How A Cupcake Ruined My Day (And No, I'm Not On A Diet)

We're all in this together. While it may be annoying to go back to your car to grab your reusable bag, or bring your own mug with you to Starbucks, think about what our world could be like if EVERYONE did it.
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A cupcake is supposed to be something enjoyable in life. It is not supposed to be the bane of your existence or something that causes you many sleepless nights and elicits hostile comments from strangers on Facebook.

No, I'm not dieting -- that's not why a cupcake managed to ruin my life last week; rather, it was handed to me in an excessively large plastic container.

Since making my environmental documentary Tapped and seeing the people affected by the production of plastic as well seeing where plastic ends up (the ocean) I've tried to eliminate as much plastic from my life as humanly possible.

Not only was my red velvet cupcake from Crumbs Bake Shop handed to me in this "excessively large plastic container," but when I finished said cupcake and asked the gentleman who served us if he could please put my plastic container in the recycling bin he told me, "we don't recycle."


I took to the Crumbs Bake Shop Twitter and Facebook page urging them to switch their packaging to 100% recycled cardboard. Hours later I received a Facebook alert that someone had commented on my post. What I EXPECTED was outrage from my fellow cupcake fans -- perhaps a call to boycott or a cupcake moratorium even. Instead I received the following comment:

"If people don't like the plastic just don't shop there then."


She's right in a way -- I'm a big fan of personal accountability; in fact it's one of the biggest messages in Tapped. And while I can personally choose to solicit Sprinkles Cupcakes (no plastic) over Crumbs Bake Shop (Boo! Hiss!) that still won't spare the rest of us from having to see everyone's plastic wash up on our beaches.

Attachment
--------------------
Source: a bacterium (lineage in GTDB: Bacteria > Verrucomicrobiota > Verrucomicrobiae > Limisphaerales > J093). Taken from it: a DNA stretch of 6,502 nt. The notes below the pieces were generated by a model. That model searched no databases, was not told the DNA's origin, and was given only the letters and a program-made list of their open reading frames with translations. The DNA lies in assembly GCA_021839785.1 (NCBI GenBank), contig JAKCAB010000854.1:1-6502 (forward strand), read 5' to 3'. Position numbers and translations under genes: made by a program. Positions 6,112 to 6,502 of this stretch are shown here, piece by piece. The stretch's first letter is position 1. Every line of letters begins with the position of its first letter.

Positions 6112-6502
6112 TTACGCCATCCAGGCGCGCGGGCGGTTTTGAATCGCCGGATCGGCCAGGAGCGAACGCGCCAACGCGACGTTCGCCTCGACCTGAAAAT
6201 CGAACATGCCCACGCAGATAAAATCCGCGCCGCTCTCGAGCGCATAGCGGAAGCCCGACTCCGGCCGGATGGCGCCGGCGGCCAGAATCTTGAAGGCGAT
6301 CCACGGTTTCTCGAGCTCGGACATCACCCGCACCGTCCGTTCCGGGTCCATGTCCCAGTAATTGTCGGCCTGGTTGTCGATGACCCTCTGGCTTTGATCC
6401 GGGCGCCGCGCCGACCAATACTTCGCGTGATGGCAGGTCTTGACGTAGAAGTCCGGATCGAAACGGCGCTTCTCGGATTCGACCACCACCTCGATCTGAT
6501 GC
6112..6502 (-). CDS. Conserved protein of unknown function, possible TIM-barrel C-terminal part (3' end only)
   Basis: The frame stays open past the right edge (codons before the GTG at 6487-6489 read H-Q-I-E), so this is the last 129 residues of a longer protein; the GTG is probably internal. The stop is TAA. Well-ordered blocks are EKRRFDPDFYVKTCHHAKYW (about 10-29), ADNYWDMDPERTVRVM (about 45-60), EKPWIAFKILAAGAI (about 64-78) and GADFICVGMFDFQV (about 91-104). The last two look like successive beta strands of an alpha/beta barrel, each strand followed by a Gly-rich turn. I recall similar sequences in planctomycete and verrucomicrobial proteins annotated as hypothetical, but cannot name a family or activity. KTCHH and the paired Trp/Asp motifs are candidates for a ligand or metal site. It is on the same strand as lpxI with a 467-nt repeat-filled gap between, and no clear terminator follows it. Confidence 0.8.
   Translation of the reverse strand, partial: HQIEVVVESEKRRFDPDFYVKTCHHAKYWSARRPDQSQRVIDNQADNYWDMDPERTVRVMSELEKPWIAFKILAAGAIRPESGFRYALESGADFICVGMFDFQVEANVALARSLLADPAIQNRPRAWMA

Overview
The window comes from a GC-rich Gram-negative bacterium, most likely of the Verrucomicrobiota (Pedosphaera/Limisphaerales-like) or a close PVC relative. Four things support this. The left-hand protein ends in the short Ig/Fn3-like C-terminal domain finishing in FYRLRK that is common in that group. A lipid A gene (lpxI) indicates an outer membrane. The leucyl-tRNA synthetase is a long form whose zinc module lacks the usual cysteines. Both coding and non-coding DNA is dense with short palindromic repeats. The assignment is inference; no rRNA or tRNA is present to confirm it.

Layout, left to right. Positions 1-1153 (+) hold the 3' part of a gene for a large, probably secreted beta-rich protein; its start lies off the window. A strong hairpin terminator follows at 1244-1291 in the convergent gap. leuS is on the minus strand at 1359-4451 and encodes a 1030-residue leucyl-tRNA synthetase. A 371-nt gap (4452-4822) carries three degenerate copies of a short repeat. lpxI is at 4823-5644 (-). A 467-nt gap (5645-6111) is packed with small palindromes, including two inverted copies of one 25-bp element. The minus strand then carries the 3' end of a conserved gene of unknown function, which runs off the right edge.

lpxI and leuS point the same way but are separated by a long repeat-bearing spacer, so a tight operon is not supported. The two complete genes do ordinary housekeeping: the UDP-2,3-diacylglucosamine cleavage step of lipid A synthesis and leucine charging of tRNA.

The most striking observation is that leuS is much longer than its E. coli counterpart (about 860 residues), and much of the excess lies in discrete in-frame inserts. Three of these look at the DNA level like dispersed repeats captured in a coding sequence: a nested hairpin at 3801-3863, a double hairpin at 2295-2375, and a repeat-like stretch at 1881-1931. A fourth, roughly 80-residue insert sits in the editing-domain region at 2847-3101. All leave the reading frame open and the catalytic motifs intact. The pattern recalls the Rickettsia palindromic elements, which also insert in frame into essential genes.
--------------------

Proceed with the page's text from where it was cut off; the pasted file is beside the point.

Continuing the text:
You see, we're all kind of in this thing together. If I choose to drive an old clunker of a car, you still have to breath the polluted air that results from that. If I spit my gum on the sidewalk, you may be the one that gets it stuck on their shoe. If I use excessive amounts of water to wash my car and take long showers you'll still be the one that gets put on a water advisory.

Personal responsibility is great but it's not enough -- at the end of the day your trash becomes my trash.

I'm not suggesting that one person can't make a difference anymore -- on the contrary. Often times I think many of us are so intimidated by the scope of a problem that we do nothing because we think we can't make a difference. A fundraiser for a nonprofit group once said to me, "Imagine if everyone who cared gave just one dollar -- think about how many millions of dollars we could raise!"

And she was right -- so often we don't give because we think we can't give enough. We don't volunteer because we don't want to commit, we don't vote because we don't think it matters.

When did so many of us start to think we couldn't make a difference anymore? And more frightening -- who are we trusting to take care of things for us?

Again -- we're all sort of in this thing together. So while it may be annoying to go back to your car to grab your reusable bag, or bring your own mug with you to Starbucks - think about what our world could be like if EVERYONE was doing it. Imagine if we stopped thinking in terms of "me" and started thinking of "we."

Collectively we have the power to change almost anything we want. Somewhere along the line media has brainwashed us into thinking we are merely cogs in some great big wheel. But guess what? We actually ARE the wheel! We, as consumers dictate the marketplace. We vote everyday with our dollars. If we change our buying habits we can literally change the world.

And so perhaps now you can see why a cupcake managed to ruin my life for a week. If it was just ME that didn't get to recycle an "excessively large plastic container" chances are I wouldn't have been too upset. But because WE all are faced with excessively large plastic containers every day the problem is far larger than just one cupcake.

Maybe if we all became a little more conscience about the things we buy we could make things just a little less crumby for the rest of us.

In honor of World Ocean's Day, our documentary Tapped will donate $5 of every DVD sold to the non profit group Oceanic Defense . Visit and enter the promo code "Defense" when you check out, and $5 will go directly to OD.


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